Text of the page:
We’re in good company when it comes to spiritual growth. Luke says of Jesus: ‘And the Child grew and became strong in spirit, filled with wisdom; and the grace of God was upon Him’ (2:40). If Christ had to grow in spirit, how much more do we have to grow? We are also told: ‘And Jesus increased in wisdom and stature, and in favor with God and men’ (1:52). Jesus had to grow. He grew in spirit and in wisdom, showing that spiritual growth is an essential part of our Christian life. We must grow into the person God has called us to be. We need to grow in grace, in faith, in ability, and in wisdom. We often think that God’s grace is sufficient, so whatever will be, will be. We don’t realize that the purpose of His grace is to empower us to go where He desires us to, not to keep us where we now are. God anoints David to be king when he’s a small lad, but he doesn’t become king right away. No, he has to grow into being king, just as David must also kill lions and bears before he’s ready to kill Goliath.



Are you growing spiritually or have you become stagnant in your growth? Hebrews says: ‘For though by this time you ought to be teachers, you need someone to teach you again the first principles of the oracles of God; and you have come to need milk and not solid food. For everyone who partakes only of milk is unskilled in the word of righteousness, for he is a babe’ (5:12-13). Milk symbolizes dependence, like babies who can't feed themselves. Milk also pictures elementary Christian truths. Yes, it’s essential for new believers to learn such basic things, but there comes a time in the natural progression of spiritual growth where we start to seek out deeper truths in God’s Word. That means going deeper than reading a short devotional every day or a single verse in a promise box.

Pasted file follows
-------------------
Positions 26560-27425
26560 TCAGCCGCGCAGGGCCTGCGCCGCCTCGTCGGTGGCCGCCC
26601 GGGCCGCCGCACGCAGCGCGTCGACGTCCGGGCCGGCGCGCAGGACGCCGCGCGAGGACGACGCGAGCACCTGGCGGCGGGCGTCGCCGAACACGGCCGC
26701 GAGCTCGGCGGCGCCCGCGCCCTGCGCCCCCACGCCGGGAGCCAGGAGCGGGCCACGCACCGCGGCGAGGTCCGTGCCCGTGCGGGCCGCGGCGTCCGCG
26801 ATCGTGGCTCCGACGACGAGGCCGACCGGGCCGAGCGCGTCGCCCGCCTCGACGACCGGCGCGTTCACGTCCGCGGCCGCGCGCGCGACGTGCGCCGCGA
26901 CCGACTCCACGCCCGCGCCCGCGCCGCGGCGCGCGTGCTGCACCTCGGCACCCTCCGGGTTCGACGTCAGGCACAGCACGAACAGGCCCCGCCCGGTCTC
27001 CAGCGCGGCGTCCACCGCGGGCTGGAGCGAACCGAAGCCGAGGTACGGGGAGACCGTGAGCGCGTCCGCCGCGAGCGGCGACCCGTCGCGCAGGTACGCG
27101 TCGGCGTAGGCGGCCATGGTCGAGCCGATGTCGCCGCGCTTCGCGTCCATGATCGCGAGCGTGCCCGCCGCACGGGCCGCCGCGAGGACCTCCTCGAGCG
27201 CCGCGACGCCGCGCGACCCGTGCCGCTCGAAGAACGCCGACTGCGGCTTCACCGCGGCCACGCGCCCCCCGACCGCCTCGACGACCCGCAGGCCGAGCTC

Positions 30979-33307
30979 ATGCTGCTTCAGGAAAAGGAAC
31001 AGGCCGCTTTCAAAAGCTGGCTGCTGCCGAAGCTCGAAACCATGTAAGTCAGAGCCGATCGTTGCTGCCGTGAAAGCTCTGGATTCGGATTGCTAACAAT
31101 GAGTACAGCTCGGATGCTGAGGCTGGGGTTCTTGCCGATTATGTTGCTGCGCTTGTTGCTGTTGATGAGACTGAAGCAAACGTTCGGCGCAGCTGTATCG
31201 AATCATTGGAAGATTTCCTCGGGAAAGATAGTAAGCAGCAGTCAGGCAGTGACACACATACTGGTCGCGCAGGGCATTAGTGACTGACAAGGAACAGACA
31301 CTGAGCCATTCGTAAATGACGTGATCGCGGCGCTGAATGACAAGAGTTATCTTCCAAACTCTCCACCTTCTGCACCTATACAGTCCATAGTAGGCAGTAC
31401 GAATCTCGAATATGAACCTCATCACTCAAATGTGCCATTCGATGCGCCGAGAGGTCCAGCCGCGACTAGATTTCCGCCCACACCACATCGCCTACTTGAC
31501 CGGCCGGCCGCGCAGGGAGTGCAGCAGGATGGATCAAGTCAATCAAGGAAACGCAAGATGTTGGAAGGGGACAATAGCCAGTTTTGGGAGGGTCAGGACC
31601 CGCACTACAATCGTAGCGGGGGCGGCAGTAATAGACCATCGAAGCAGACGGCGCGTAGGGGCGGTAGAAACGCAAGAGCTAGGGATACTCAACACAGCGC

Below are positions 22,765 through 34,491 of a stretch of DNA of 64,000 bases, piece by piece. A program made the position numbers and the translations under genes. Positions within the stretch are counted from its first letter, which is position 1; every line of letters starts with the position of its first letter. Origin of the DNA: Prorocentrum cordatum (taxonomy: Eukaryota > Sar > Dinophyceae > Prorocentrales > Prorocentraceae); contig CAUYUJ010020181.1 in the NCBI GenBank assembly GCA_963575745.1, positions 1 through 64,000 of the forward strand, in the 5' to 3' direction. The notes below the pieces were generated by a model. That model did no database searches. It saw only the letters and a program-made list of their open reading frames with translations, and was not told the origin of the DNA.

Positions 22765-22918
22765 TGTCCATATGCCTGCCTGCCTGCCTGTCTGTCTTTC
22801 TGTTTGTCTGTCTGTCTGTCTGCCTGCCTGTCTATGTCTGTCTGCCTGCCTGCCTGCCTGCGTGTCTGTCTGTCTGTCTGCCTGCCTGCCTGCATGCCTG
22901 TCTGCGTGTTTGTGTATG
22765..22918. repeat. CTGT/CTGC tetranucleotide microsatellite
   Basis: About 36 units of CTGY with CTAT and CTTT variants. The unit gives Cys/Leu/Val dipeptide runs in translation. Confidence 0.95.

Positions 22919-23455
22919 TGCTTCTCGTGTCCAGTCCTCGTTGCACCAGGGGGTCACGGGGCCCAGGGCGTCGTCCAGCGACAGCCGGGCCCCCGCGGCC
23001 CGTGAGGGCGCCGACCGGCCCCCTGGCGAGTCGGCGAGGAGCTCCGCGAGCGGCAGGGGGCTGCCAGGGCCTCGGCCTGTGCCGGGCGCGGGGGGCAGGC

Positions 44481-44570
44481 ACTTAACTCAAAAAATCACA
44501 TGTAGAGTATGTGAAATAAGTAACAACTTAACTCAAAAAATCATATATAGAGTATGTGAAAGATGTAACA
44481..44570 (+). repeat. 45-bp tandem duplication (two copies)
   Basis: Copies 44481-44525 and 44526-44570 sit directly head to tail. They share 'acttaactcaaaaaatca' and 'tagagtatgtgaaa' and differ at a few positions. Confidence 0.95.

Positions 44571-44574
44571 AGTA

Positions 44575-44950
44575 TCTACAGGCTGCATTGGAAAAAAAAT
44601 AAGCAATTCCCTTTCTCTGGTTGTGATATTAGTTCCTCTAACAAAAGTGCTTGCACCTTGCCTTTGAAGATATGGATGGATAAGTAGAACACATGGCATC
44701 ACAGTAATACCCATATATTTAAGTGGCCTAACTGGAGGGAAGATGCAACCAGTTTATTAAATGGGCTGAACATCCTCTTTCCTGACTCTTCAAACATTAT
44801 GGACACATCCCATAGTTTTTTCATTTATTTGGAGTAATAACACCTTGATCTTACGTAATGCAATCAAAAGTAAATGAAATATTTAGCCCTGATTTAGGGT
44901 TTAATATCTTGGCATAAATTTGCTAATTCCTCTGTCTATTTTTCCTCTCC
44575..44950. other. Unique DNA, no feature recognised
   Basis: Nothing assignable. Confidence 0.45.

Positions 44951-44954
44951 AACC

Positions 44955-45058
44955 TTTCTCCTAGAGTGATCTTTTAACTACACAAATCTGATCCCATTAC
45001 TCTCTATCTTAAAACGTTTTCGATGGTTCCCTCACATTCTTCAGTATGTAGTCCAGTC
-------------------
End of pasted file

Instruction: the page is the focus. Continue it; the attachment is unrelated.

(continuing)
Jesus tells the disciples: “I still have many things to say to you, but you cannot bear them now” (John 16:12). He wants to speak deep truths into their lives but they’re still stuck on milk even after walking with Jesus for three years. Milk is predigested food from the pastor to his flock. Yes, Peter commends this resource, saying: ‘as newborn babes desire the pure milk of the Word, that you may grow thereby’ (1 Peter 2:2). But, as we grow, there comes a time when we must seek to study the Word for ourselves. Before long we’ll see new truths and fresh revelations for us to then share with the brethren. Ask yourself, are you eating meat or solely drinking milk? Are you in the Word enough to discern truth from error?